What does Universal Rent Control mean?

Cynthia Nixon and Jumaane Williams universal rent control
Cynthia Nixon and Jumaane Williams universal rent control
Photo illustration by Alex Law

What does Universal Rent Control mean?

Progressive primary candidates have struggled to define how they would institute it.
September 6, 2018

Some Democratic candidates this primary season have promoted the idea of “universal rent control” as a way to bring rental relief to millions of people statewide. What remains unclear, however, is what the term actually means, both in theory and in practice.

It suggests a system that would limit when, where and how landlords could increase rents on all types of housing, whether they are single-unit houses or large apartment buildings. But in practice, things get tricky.

Gubernatorial candidate Cynthia Nixon has been the most prominent advocate of universal rent control, but she, along with her running mate Jumaane Williams, has struggled to define what exactly that would mean in practice. Her public comments and campaign website suggest that she would essentially expand existing rent regulations in addition to reversing past legislation that loosened controls over landlords, an approach echoed by other candidates on the left, including state Senate candidate Julia Salazar.

While the term is spreading rapidly in New York and across the country, as part of ongoing efforts to enact greater protections for tenants, appears to have had little usage until late last year. Google Trends reports few searches for the term in the past 15 years until December 2017, just as the 2018 campaign got underway. Overall, there have been far more searches for “rent control” than “universal rent control,” according to Google Trends, indicating a scarcity of usage in recent years.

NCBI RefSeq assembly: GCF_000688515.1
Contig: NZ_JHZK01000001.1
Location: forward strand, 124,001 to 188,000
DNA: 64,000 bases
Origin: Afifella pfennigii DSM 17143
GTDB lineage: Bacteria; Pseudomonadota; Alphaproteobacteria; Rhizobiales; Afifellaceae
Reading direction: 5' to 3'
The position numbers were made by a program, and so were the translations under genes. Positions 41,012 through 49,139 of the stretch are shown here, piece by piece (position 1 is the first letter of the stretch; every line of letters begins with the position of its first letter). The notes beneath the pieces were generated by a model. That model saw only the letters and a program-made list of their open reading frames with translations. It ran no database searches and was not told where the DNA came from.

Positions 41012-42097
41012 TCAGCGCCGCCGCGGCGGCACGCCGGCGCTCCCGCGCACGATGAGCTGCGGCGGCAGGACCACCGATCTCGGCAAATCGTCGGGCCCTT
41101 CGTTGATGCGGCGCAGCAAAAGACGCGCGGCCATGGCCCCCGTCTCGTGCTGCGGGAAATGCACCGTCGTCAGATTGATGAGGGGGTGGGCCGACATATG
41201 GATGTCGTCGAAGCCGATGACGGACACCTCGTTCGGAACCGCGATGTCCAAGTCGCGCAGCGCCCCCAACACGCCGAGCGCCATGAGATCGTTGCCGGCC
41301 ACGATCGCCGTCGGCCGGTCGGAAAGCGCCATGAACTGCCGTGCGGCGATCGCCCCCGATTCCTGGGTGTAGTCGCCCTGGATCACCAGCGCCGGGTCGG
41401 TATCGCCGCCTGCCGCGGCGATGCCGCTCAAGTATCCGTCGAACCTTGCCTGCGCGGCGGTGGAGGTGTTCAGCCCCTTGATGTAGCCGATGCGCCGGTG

Related terms like rent control and rent stabilization do have specific meanings in New York. Rent control affects about 27,000 housing units, and refers to apartments where a tenant has lived continuously since 1971, and in a building built before 1947. The regulations for such apartments mean that they have had relatively minor rent increases since the 1970s. A 2014 study found a median gross rent of $1,020 for a rent-controlled apartment.

Rent stabilization, by contrast, applies to more than a million apartment in New York City where rent increases are determined each year by the Rent Guidelines Board.

To really figure out what “universal rent control” means requires an examination of what candidates have specifically proposed and how that fits into the laws, regulations and history of rent regulations in New York.
 

What have the candidates said about “universal rent control”

Nixon and other candidates have focused on legal nuances that allow landlords to increase rents even in units that are stabilized.

Landlords can raise rents beyond the limits set by the Rent Guidelines Board when they claim major capital improvements to the unit. They can also give new tenants what’s known as “preferential rents” that are lower than the legal maximum, and then increase the rent to the maximum at the time of a lease renewal. Rents can also go up by about 20 percent once a tenant moves out, and once the rent exceeds $2,733 per month, the unit can be taken out of rent stabilization for good, under current laws and regulations.

Nixon’s campaign website calls for ending such rules, but is vague about what would replace them: “Cynthia will work with the state legislature to bring rent stabilization protection to tenants who do not currently benefit because they live in units built after 1974, or live outside of the eight counties (NYC’s five boroughs, Westchester, Rockland, and Nassau) where local governments are allowed to opt into rent stabilization.”

But she has not stated many details of how the system would be put in place. “Pressed by a reporter to clarify how her rent control policy would function, Nixon did not divulge figures or the details of what she would propose should she be elected,” Politico New York reported.

Julia Salazar’s website also calls for a similar approach but, like Nixon’s, does not include details on how rent rates would be set if and when universal rent control were enacted.

Would rents be based on current rates with future increases limited by the Rent Guidelines Board? Would tenants in buildings that were once under rent stabilization receive a rent reduction to past levels? How would these changes affect units that are currently regulated under the current definition of rent control? These are some of the questions that have yet to be answered by advocates.